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Working for a Fortune

Jesus used many different parables to teach the Gospel. One of those is the parable of the talents, found only in Matthew 25:14-30. In this parable, Jesus told the story of a wealthy man who was getting ready to travel to a far country. Before leaving, the master entrusted his servants with his money. He gave one man five talents, one man two talents, and another man one talent. These talents, however, were not “talents” like we normally think of talents (such as being a good singer or baseball player). In Jesus’ day, a talent was an amount of money. In fact, a talent was a large sum of money; some scholars think one talent of silver was worth well over $1,000!

The master wisely gave the servants what he knew each one could handle. The servant with five talents traded and gained five more; the servant with two talents traded and earned two more. But the man with one talent buried his money in the ground and left it there until the master came back! After a long while, the master returned and asked his servants to explain what they had accomplished with the money he had given them. He was very pleased with the first two, and praised both of them for their good stewardship. On the other hand, the third servant explained that he had decided to bury his money until the master’s return.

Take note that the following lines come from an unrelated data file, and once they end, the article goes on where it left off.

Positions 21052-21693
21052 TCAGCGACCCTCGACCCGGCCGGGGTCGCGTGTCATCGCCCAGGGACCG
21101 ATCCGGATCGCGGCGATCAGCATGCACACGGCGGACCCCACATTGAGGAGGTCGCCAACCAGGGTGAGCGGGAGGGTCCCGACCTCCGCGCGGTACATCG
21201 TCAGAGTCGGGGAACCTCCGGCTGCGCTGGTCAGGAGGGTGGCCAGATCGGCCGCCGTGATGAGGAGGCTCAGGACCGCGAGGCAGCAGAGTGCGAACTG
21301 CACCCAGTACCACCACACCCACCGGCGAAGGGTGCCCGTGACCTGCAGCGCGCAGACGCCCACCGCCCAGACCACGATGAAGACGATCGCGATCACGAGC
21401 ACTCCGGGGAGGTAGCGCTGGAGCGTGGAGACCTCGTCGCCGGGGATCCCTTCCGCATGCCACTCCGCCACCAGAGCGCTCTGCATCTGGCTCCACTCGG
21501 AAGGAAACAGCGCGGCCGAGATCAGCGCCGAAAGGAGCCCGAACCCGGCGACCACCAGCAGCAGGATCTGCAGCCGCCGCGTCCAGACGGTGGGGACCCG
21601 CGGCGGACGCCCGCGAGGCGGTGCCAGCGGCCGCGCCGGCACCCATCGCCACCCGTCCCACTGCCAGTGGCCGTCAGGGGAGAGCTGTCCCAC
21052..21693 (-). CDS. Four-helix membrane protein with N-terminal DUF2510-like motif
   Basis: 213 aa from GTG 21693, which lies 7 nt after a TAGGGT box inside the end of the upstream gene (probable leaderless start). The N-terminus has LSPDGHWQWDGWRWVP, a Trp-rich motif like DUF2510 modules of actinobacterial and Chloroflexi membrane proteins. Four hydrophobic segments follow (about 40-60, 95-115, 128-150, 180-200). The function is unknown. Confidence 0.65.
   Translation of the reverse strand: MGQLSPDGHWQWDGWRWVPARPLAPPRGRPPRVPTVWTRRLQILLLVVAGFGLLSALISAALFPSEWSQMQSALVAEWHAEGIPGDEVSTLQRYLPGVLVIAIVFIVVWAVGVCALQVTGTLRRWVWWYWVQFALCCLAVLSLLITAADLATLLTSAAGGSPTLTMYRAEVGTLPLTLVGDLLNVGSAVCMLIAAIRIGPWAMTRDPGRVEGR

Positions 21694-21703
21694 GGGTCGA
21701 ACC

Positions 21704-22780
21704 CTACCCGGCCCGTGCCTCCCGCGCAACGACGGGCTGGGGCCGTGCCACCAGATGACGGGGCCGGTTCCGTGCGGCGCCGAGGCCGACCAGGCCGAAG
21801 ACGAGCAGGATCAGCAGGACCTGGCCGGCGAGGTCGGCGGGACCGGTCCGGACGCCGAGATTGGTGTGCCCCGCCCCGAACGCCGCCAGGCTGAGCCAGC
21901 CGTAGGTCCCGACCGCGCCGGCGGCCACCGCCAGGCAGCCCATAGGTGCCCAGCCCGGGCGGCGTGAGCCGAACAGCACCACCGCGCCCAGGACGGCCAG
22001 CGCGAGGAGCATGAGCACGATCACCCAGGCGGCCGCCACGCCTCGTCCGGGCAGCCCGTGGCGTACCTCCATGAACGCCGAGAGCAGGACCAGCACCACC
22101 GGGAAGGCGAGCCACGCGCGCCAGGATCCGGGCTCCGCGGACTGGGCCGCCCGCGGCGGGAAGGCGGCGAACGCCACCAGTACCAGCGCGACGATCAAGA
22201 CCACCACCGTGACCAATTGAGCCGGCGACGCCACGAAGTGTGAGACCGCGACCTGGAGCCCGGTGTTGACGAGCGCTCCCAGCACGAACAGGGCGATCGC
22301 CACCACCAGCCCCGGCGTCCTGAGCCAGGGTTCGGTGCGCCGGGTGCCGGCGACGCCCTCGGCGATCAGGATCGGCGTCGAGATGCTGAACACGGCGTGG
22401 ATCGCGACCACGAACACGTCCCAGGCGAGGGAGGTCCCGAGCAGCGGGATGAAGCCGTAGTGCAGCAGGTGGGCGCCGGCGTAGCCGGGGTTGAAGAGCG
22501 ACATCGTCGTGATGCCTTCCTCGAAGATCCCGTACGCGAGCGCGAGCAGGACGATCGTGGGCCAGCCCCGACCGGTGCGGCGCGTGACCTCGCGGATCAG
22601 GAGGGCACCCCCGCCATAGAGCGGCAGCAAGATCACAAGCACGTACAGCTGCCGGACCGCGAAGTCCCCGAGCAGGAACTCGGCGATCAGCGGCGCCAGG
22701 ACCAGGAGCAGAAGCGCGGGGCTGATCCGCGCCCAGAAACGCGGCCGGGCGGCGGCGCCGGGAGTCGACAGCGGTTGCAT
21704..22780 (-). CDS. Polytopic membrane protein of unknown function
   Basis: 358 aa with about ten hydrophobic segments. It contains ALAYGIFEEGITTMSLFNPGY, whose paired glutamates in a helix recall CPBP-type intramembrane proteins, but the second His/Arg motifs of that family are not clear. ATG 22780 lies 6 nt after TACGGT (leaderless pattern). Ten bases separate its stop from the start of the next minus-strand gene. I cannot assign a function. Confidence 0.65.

The master called that servant wicked and lazy for not using the money properly. The master then gave the one talent to the first servant, and explained that those who have much will receive even more, while those who have little will lose what they do have. With that, the master charged: “Cast the unprofitable servant into the outer darkness. There will be weeping and gnashing of teeth” (Matthew 25:30).

Jesus used this parable to teach that we cannot be lazy while waiting for the Judgment. If we do not work for the Lord, we will lose what we have and end up with nothing, just like the lazy servant. But if we work hard and remain faithful, we will gain even more, so that when Jesus returns, He will say to us: “Well done, good and faithful servant; enter into the joy of your Lord” (Matthew 25:21,23).


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